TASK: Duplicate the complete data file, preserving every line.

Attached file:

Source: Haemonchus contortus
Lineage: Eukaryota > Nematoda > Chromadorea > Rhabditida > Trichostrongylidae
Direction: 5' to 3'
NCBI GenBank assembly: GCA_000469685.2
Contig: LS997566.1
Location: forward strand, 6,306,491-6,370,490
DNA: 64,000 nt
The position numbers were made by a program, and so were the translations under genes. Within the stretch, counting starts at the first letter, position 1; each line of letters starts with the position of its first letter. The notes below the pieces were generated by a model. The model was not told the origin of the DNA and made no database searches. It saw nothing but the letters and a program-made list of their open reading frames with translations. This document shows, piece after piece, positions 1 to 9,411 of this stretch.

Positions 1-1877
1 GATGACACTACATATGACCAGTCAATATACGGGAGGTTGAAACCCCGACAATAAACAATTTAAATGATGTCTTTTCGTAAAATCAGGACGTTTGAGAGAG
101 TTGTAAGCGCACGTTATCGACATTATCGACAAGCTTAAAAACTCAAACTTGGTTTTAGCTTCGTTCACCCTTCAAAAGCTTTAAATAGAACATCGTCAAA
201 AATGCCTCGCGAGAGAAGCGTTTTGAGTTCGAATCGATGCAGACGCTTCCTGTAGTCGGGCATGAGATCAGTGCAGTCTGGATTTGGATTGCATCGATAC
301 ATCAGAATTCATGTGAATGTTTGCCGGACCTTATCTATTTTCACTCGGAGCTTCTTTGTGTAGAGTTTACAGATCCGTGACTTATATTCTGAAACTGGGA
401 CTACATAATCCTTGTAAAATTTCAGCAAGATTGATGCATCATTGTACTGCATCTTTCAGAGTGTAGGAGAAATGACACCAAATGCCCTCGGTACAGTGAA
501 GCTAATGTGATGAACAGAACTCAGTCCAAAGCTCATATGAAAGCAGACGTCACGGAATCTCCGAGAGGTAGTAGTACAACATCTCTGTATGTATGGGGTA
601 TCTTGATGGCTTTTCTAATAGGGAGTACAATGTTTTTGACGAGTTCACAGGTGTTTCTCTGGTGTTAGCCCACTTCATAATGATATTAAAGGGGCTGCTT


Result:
Source: Haemonchus contortus
Lineage: Eukaryota > Nematoda > Chromadorea > Rhabditida > Trichostrongylidae
Direction: 5' to 3'
NCBI GenBank assembly: GCA_000469685.2
Contig: LS997566.1
Location: forward strand, 6,306,491-6,370,490
DNA: 64,000 nt
The position numbers were made by a program, and so were the translations under genes. Within the stretch, counting starts at the first letter, position 1; each line of letters starts with the position of its first letter. The notes below the pieces were generated by a model. The model was not told the origin of the DNA and made no database searches. It saw nothing but the letters and a program-made list of their open reading frames with translations. This document shows, piece after piece, positions 1 to 9,411 of this stretch.

Positions 1-1877
1 GATGACACTACATATGACCAGTCAATATACGGGAGGTTGAAACCCCGACAATAAACAATTTAAATGATGTCTTTTCGTAAAATCAGGACGTTTGAGAGAG
101 TTGTAAGCGCACGTTATCGACATTATCGACAAGCTTAAAAACTCAAACTTGGTTTTAGCTTCGTTCACCCTTCAAAAGCTTTAAATAGAACATCGTCAAA
201 AATGCCTCGCGAGAGAAGCGTTTTGAGTTCGAATCGATGCAGACGCTTCCTGTAGTCGGGCATGAGATCAGTGCAGTCTGGATTTGGATTGCATCGATAC
301 ATCAGAATTCATGTGAATGTTTGCCGGACCTTATCTATTTTCACTCGGAGCTTCTTTGTGTAGAGTTTACAGATCCGTGACTTATATTCTGAAACTGGGA
401 CTACATAATCCTTGTAAAATTTCAGCAAGATTGATGCATCATTGTACTGCATCTTTCAGAGTGTAGGAGAAATGACACCAAATGCCCTCGGTACAGTGAA
501 GCTAATGTGATGAACAGAACTCAGTCCAAAGCTCATATGAAAGCAGACGTCACGGAATCTCCGAGAGGTAGTAGTACAACATCTCTGTATGTATGGGGTA
601 TCTTGATGGCTTTTCTAATAGGGAGTACAATGTTTTTGACGAGTTCACAGGTGTTTCTCTGGTGTTAGCCCACTTCATAATGATATTAAAGGGGCTGCTT